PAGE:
• Keeping sidewalks and public spaces clean helps the overall appearance and vitality of city, particularly in commercial areas.  Business owners, their employees, and their patrons may also feel more safe using the sidewalks in all areas of the city.
  • With the ordinance in place, Salem Police can make contact with those in need and help direct them to the appropriate shelters or service. It also gives Salem Police a tool to use when unsightly and unsanitary temporary structures are being used on the sidewalks, or when individuals establish a presence or camp in front of a business that detracts from or deters visitors to the business through their behavior, trash, or waste.

3.      Are there exceptions or times where sidewalks and public spaces could be used to set up temporary seating?

  • If enacted, the ordinance allows for medical emergencies, seating for persons with physical disabilities, strollers, sidewalk cafes, attending a parade or other special event, sitting in a chair or bench, waiting for the bus, or other City-permitted activity.

4.      Does the proposed Sidewalks and Public Spaces Ordinance cover the entire city or just downtown?

  • If approved, the proposed ordinance would apply to the entire city.

5.      Does the proposed Sidewalks and Public Spaces Ordinance apply to everyone?

  • Yes. All laws must be applied and enforced uniformly.

6.      If homeless individuals can't sit on the sidewalk during the day, where will they go?

  • Over the past several years, due to the City Council's priority of addressing our community's homeless, a variety of options are available for food, shelter, storage, and other personal needs. 
  • Available services include Arches, Union Gospel Mission, Salvation Army, parks and city benches, or churches or social service agencies who allow such activity.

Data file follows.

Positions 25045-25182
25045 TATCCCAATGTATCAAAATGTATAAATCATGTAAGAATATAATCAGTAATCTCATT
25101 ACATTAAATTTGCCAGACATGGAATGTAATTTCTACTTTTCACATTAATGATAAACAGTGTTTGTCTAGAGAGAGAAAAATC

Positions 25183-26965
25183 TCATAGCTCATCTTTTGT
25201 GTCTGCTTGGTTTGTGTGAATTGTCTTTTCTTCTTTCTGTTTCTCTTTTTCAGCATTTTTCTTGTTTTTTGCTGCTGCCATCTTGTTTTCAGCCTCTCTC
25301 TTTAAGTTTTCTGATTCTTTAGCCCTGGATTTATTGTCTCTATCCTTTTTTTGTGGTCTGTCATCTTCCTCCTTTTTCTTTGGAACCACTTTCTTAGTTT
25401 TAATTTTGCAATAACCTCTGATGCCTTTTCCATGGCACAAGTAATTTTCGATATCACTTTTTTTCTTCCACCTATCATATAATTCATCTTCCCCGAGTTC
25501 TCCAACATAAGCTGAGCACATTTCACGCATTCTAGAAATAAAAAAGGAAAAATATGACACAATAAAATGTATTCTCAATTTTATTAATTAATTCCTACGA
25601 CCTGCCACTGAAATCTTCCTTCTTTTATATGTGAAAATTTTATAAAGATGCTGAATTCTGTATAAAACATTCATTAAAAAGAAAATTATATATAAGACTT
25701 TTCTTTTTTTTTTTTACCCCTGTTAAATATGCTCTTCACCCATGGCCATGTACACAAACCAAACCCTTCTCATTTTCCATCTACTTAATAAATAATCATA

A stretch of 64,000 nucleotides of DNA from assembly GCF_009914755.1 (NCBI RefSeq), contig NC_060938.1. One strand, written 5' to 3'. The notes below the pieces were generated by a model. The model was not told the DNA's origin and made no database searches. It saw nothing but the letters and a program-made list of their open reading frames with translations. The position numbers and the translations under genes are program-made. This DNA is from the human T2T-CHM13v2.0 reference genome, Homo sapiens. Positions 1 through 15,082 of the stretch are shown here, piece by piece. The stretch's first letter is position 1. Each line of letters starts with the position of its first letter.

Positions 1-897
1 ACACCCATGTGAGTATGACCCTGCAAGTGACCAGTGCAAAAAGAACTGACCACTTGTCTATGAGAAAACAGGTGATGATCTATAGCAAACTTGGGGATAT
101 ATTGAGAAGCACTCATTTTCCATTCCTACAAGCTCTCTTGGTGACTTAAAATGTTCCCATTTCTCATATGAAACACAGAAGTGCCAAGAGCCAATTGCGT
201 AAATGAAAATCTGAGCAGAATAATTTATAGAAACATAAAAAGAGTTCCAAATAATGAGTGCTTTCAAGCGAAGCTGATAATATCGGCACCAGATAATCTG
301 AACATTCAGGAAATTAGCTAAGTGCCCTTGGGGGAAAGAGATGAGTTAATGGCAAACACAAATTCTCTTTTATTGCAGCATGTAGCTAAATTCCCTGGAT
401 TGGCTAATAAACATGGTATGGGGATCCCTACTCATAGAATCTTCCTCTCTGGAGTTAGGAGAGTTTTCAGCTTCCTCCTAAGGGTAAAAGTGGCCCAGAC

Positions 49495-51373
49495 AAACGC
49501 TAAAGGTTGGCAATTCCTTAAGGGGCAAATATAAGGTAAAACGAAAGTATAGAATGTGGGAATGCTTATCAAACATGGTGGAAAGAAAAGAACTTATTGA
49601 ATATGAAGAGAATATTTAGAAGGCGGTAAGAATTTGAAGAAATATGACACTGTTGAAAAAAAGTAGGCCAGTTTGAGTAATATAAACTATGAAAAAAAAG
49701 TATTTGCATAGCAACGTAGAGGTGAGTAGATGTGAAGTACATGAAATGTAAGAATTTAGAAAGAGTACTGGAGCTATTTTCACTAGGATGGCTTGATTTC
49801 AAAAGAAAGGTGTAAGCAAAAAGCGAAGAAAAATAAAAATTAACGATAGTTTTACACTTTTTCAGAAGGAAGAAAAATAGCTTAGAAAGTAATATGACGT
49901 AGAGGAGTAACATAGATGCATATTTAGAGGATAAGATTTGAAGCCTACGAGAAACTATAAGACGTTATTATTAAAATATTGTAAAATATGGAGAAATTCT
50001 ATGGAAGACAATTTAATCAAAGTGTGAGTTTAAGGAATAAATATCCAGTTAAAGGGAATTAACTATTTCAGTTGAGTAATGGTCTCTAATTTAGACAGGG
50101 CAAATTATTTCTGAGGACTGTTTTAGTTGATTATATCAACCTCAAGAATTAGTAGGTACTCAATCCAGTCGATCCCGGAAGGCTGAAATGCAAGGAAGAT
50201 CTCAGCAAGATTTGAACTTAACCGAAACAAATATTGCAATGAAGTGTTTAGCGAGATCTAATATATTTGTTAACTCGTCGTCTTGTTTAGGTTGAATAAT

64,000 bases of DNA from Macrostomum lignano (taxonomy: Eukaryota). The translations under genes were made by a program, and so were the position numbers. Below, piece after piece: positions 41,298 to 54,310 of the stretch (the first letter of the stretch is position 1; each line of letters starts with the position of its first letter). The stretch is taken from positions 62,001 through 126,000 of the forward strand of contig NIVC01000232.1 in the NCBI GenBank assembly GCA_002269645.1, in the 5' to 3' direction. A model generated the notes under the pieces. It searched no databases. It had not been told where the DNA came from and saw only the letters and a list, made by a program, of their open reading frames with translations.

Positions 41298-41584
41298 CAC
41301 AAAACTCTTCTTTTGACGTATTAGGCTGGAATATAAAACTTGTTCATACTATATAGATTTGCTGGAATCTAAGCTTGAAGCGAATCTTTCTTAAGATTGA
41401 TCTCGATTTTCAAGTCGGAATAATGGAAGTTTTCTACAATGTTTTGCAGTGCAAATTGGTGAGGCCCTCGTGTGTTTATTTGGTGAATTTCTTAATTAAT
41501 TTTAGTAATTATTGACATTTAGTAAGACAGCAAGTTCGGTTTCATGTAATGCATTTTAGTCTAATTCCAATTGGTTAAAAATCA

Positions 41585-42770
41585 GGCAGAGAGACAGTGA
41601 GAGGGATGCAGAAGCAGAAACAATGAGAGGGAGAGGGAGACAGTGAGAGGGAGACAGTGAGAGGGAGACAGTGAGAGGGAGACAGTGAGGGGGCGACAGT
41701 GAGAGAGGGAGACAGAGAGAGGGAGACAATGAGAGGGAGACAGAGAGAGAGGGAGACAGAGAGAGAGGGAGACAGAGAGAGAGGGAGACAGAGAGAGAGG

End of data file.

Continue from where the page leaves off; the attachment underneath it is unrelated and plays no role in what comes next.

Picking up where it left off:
7.      Can offenders be jailed?

  • Not for simply being in violation of the conduct regulated by the ordinance.
  • Repeat violations can lead to an exclusion order. Violation of an exclusion order can lead to a citation for trespass, which carries criminal sanction and possibly jail.

8.      What about Boise?

  • This ordinance was written based on the 9th Circuit's decision in Martin v. City of Boise and complies with the outcome of that case.
  • See the Idaho news article for more information.

9.      What about the City of Portland case?

  • The City of Portland enacted a similar ordinance several years ago, that an Oregon circuit court judge invalidated because it was found in conflict with an Oregon criminal law for pedestrian interference.
  • The proposed Sidewalks and Public Spaces Ordinance avoids this issue by: 1) not imposing criminal sanctions (no jail) and 2) specifically addressing appearance and enhancement of community vitality.  This ordinance is not directed at preserving physical pedestrian access or public safety.

Our community's support is critical to helping the homeless and those at risk of homelessness. Please donate to non-profit organizations, provide space for services, serve on volunteer boards, volunteer, invest in affordable housing, or rent an apartment to an at-risk tenant. Your help is vital and greatly appreciated.

Contact us

Kenny LarsonCommunications and Community Engagement Manager
Monday–Friday
8:00 a.m.–5:00 p.m.
555 Liberty ST SE RM 220
Salem OR 97301